Special operations forces have been a favorite national security tool in the post-9/11 era; wars in Afghanistan and Iraq have consumed their attention and kept the special operations community focused on counterterrorism and counterinsurgency missions. However, the release of the 2017 National Security Strategy pivoted the United States’ strategic focus from terrorism to near-peer competitors China and Russia. What will be the role of special operations forces (SOF) in this era of great power competition? Where is SOF falling short in the shift to meet this new focus area?
Our two guests address these questions and more based on their extensive experience with SOF at the highest levels of the US government: one as the most senior SOF practitioner in the United States military, the other as a leading national security policymaker.
They argue SOF needs a reset from the past two decades focused on counterterrorism and counterinsurgency. SOF missions, at least in popular perception, have focused heavily on direct action against terrorists and insurgents. However, SOF will have several important roles to play in support of deterrence against near-peer rivals, to include collecting information needed to better understand areas of potential conflict, setting conditions for success should conflict occur, and maintaining strong partnerships with the countries surrounding US rivals. Our guests conclude by proposing multiple policy changes to adapt SOF to the era of great power competition.
The Honorable Michèle Flournoy is the cofounder and managing partner of WestExec Advisors. She previously served as the under secretary of defense for policy in the Obama administration from 2009 to 2012, where she played a key role in formulating US strategy and policies that impacted SOF. Michèle is also the cofounder, and served as the chief executive officer, of the Center for a New American Security, a DC-based think tank.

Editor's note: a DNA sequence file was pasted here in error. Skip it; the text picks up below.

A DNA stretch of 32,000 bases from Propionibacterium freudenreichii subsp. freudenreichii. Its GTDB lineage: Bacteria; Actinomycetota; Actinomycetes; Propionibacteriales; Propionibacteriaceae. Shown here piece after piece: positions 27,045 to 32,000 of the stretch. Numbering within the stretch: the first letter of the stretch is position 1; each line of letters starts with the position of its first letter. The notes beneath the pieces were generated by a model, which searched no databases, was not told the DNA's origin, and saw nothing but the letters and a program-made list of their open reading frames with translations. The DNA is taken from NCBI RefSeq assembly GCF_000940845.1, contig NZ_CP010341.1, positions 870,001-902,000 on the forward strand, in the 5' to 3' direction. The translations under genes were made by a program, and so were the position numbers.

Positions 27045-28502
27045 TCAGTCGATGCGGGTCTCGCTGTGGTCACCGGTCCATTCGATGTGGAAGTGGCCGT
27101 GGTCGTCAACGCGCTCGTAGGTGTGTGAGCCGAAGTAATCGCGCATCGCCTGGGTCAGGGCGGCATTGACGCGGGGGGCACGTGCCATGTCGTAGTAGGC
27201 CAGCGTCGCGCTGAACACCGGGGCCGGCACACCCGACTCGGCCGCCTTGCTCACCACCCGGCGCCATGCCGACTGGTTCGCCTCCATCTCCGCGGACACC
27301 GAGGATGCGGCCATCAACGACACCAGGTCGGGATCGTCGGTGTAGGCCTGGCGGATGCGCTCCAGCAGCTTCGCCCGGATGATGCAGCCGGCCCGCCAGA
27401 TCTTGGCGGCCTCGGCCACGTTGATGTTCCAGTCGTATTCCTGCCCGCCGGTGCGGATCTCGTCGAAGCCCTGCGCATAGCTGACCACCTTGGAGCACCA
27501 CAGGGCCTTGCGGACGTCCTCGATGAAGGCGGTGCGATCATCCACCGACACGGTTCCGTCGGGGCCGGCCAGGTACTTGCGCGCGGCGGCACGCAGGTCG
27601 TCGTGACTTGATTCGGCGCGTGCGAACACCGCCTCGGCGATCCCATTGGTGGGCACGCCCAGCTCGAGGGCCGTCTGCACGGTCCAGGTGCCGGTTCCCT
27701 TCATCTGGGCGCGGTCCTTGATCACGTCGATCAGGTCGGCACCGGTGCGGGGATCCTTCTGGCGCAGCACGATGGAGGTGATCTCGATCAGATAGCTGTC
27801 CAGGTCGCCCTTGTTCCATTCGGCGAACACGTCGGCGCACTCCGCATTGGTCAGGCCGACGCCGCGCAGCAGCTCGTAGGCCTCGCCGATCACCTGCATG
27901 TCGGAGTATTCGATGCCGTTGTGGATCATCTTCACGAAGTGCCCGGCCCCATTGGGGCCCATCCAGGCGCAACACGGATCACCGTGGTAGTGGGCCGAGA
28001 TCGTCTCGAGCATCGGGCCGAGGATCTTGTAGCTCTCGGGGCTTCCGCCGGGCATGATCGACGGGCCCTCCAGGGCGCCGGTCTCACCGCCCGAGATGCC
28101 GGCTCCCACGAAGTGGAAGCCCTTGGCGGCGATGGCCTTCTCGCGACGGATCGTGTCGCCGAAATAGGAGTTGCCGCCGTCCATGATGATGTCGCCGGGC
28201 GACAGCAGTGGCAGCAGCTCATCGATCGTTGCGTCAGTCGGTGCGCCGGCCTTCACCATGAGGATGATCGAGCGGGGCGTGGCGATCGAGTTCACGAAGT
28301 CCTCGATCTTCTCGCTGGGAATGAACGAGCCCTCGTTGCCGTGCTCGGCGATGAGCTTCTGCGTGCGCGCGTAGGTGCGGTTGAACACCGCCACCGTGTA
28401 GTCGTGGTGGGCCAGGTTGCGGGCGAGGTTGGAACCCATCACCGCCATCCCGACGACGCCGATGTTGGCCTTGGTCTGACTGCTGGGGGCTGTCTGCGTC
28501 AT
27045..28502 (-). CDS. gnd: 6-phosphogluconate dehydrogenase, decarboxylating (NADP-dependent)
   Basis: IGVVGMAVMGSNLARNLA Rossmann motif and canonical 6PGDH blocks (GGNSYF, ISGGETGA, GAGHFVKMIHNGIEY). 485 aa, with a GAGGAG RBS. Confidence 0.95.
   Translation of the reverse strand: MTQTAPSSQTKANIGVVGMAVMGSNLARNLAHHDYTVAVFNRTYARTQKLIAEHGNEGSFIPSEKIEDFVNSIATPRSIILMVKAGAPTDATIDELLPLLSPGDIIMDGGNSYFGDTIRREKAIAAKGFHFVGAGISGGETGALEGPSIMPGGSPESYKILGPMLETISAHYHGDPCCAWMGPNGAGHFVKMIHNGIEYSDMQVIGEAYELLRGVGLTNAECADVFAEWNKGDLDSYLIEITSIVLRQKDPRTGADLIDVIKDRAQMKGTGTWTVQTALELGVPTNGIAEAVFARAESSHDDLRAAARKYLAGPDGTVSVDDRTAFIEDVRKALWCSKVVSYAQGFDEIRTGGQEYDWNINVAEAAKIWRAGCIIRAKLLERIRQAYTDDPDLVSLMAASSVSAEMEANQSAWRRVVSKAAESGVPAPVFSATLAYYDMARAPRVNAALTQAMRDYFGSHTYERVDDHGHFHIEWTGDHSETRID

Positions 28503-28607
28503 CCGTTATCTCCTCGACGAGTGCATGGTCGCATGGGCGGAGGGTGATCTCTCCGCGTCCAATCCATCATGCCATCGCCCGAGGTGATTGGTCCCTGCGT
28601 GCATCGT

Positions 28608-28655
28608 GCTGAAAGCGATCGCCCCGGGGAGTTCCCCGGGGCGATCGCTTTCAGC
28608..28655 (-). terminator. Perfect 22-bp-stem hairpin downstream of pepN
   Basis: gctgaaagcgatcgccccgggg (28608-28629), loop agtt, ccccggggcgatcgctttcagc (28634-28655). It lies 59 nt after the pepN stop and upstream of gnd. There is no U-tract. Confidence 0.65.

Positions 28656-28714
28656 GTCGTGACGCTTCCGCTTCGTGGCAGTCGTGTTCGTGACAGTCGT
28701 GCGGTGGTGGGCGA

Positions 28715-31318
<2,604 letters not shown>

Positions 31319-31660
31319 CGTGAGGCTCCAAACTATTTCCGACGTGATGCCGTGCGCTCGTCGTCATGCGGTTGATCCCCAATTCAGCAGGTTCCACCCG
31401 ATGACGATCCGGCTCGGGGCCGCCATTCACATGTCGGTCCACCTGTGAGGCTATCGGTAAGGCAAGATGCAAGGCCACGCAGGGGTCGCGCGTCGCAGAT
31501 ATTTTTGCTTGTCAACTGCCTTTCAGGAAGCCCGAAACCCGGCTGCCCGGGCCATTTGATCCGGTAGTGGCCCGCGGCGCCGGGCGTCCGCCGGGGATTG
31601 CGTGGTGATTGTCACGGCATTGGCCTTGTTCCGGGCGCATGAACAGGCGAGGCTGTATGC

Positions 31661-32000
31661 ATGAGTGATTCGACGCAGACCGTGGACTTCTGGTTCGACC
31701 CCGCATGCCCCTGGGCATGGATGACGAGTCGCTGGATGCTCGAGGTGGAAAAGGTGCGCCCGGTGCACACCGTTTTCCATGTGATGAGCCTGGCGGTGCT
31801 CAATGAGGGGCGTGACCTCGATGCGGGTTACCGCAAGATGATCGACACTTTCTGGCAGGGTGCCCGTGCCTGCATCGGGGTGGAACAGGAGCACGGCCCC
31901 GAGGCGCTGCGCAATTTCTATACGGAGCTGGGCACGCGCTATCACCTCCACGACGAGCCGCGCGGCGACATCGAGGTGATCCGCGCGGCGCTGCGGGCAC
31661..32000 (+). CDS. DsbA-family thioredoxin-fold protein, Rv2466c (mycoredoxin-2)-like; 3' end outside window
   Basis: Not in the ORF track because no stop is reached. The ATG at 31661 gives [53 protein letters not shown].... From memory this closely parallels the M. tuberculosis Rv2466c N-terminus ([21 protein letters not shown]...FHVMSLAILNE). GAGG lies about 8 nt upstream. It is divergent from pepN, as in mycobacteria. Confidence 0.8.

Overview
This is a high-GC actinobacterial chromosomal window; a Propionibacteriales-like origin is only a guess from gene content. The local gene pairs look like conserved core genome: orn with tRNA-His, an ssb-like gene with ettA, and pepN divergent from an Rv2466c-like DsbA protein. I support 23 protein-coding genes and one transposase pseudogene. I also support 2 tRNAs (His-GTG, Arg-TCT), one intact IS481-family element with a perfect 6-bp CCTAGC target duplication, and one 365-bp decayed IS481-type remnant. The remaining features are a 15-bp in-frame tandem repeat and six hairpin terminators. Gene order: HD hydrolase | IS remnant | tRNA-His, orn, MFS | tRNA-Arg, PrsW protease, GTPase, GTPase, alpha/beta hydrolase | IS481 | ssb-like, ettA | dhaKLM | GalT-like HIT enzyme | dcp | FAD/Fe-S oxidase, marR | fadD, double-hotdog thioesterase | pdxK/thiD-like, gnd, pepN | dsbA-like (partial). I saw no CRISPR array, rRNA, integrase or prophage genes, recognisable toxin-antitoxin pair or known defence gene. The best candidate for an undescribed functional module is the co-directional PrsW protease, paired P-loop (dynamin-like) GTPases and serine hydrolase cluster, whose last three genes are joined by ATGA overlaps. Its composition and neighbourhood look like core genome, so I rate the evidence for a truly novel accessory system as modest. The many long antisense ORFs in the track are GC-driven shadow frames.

Retired Admiral Eric Thor Olson was the eighth commander of United States Special Operations Command. Eric is a highly decorated Navy SEAL officer, having been awarded both a Silver Star and a Bronze Star for Valor, and was the first Navy SEAL appointed to the ranks of three-star and four-star admiral. At the time of his retirement, he was the longest-serving SEAL in the military.
The Irregular Warfare Podcast is a product of the Irregular Warfare Initiative, a collaboration between the Modern War Institute and Princeton University’s Empirical Studies of Conflict Project—dedicated to bridging the gap between scholars and practitioners to support the community of irregular warfare professionals. You can listen to the full episode below, and you can find it and subscribe on Apple Podcasts, Stitcher, Spotify, TuneIn, or your favorite podcast app. And be sure to follow the podcast on Twitter!